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DIY: Do It Yourself
Post here to share or improve your wrench turning skills! All BMW E46 DIY tips, tales, and projects discussed inside. Learn to work on your car and know the right BMW parts you will need!

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Old 02-04-2008, 06:09 PM   #1
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Join Date: Mar 2004
Location: Atlanta
Posts: 181
My Ride: 2009 328 wagon
E46 Radiator DIY

OK people. Here's my attempt at demonstrating my recent radiator DIY. Follow it at your own risk!

The Bentley's manual is very brief on this removal. Hopefully I can fill in some blanks.

I suggest the following parts if you're going to replace your radiator:
  • Behr radiator (I know it fits)
  • New hoses (don't trust old hose seals)
  • New fan thermostat (fits into lower hose)
  • 1 gallon BMW antifreeze (only use BMW)
  • New Expansion Tank (if you haven't replaced it by now)
  • New Expansion Tank Level Sensor (wanna risk a leak using the old one?)
  • New Transmission Thermostat (wish I had replaced it)
  • possibly new O-Rings for the transmission cooler
  • New Thermostat
  • New Water Pump (if it hasn't been done already)
  • New Belts (It'll never be this easy again!)

I replaced the thermostat, water pump, and expansion tank at 90k miles. I developed leaks from the radiator or radiator lower hose at 130k miles and decided to replace the rest.

1.The easiest part is removing the air filter housing. Instead of trying to pry those pesky latches open, just remove the two 10mm mounting bolt and loosen the air manifold clamp. Pull the whole thing out. Don't forget to remove the electrical plug on the MAF sensor.

2. Remove the fan and fan shroud. Don't forget the electrical connections on the passenger side of the fan shroud. The fan shroud comes off only when you have the fan off and can pull both out together. .Remember: the fan's bolt is left-handed thread (righty loosy). Even after reading Bentley's, I forgot and tightened it for 5 minutes A large crescent wrench will do the trick. I've replace my water pump before, so it was easier to get off. You may have to buy the BMW tool to stop the water pump from rotating while trying to loosen the fan bolt.

3. Drain the sucker. Depending upon the last time you drained it, it's best to drain the radiator and the engine block. I do this as step 3 because it's my least favorite part!

4. Remove the expansion tank. Note: there's an electrical connection on the bottom of the expansion tank. Disconnect this 1st so that you don't forget while yanking the tank out. There's a hose on the side and two connections at the top. Have fun getting these off! Fortunately, you're replacing everything, so you don't have to be gentle Now for the fun part.. Yank and pull for all you're worth, straight up, to get the expansion tank out. Did you forget the quick disconnect that's holding it to the Transmission Thermostat? You've probably broken the thermostat, but you don't care because you have a new one. Pull straight up until you feel it release, then push the top of the tank away from the radiator and pull the rest of the way out.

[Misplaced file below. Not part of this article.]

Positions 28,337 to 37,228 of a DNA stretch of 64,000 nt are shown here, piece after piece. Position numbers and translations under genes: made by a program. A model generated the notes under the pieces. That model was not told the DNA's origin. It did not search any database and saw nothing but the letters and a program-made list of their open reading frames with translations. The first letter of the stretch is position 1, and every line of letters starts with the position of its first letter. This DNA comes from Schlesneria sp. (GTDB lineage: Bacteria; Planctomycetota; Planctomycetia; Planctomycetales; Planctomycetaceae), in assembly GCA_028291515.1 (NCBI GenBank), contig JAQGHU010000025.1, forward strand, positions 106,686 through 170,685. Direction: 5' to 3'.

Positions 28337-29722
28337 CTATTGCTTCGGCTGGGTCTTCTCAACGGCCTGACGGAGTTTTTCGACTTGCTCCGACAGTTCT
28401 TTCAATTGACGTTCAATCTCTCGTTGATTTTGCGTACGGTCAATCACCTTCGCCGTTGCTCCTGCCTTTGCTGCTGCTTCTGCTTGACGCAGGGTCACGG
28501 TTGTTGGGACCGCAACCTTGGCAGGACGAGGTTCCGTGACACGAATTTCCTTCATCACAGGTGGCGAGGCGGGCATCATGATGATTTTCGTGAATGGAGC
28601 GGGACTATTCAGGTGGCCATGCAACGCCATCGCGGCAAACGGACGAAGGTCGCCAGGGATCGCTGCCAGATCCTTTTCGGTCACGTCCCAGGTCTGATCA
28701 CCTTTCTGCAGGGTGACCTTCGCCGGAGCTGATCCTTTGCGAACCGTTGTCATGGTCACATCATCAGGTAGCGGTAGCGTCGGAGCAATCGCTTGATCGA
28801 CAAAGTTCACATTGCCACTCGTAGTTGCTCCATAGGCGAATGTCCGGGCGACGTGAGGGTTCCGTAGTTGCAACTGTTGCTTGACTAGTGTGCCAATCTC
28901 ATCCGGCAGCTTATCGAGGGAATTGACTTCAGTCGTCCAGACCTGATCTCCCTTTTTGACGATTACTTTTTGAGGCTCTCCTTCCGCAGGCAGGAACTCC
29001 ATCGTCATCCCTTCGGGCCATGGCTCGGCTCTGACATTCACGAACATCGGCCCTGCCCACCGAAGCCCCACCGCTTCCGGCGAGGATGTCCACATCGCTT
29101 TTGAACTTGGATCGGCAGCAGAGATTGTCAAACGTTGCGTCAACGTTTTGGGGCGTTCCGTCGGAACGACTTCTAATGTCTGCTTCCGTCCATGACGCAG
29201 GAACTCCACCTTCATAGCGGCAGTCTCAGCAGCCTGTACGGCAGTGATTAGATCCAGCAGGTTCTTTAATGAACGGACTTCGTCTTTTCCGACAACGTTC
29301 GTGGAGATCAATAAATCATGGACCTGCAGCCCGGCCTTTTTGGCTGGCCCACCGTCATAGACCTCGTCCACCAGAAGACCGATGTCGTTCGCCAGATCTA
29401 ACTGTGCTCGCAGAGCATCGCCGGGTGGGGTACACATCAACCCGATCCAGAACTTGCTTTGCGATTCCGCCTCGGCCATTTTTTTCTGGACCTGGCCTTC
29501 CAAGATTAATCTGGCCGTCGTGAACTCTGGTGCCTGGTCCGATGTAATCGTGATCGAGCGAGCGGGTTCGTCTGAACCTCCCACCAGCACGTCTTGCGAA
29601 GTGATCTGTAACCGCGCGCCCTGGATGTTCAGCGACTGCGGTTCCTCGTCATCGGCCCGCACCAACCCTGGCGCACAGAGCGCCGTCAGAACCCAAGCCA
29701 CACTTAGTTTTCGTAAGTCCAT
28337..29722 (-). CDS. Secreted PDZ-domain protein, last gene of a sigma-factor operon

5. Remove the lower radiator hose. It came off pretty easily from the Thermostat (since I'd replace the thermostat 40k miles earlier), but the radiator connection was a bear. This proved impossible for me. What was I to do? I cut the hose of w/ a tin snips and still had just enough room to work the radiator out.

6. Remove the Transmission Cooler. There is a quick disconnect that pulls straight up. The Trans Cooler then comes straight out of the radiator (have a bucket ready for coolant). The Cooler hung fine from its hoses.

7. Remove the radiator. Bentleys says to remove the 2 big plastic plugs that hold the radiator in. I don't believe it. There was a torx screw on the top of the driver's side corner of the radiator that was securing it to the A/C & power steering radiator in front of our radiator. May be another torx screw on the passenger's corner, but mine looked to be missing. Once the torx screws are out, push the top of the radiator away from you. Lots of dirt and grit, but it will come out (and it's not attached to the A/C hoses coming into the passenger's side or the power steering hoses coming in the driver's side). Once the top of the radiator is tilted out, just pull it straight up.

8. Did you listen to me and buy new belts, water pump, thermostat? You'll never have an easier time installing these items!

9. Mount new Transmission Thermostat to the new Radiator w/ 2 torx screws. Just check out the old setup to see how it sets. I re-used my old transmission thermostat and I know I'm going to regret it! A very flimsy plastic affair. Re-use the plastic bottom piece from the old radiator for the new one. Just snaps into place.

10. Install new Radiator. It's pretty wild, but the two wedge-shaped pieces on the side of the radiator sit on two plastic 'steps' with corresponding wedges in the middle. 1st, clean these mounts. Mine had sand and dirt built up. I used an old tooth brush and cleaned it up.. Install the radiator at and angle and rest it on these ledges until you feel the wedges in the side of the radiator seat into the wedges of the mount. Now, just push the top towards the front of the car to seat it. Secure the top w/ the torx screws. Install the Transmission Cooler into the new Radiator. Hopefully you found new O-Rings. I didn't and wonder if it will leak... Note: the new Behr radiator had a new style drain plug. No need to reuse the old plug.

The rest is a cake walk...
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Last edited by beberle; 02-04-2008 at 06:14 PM.
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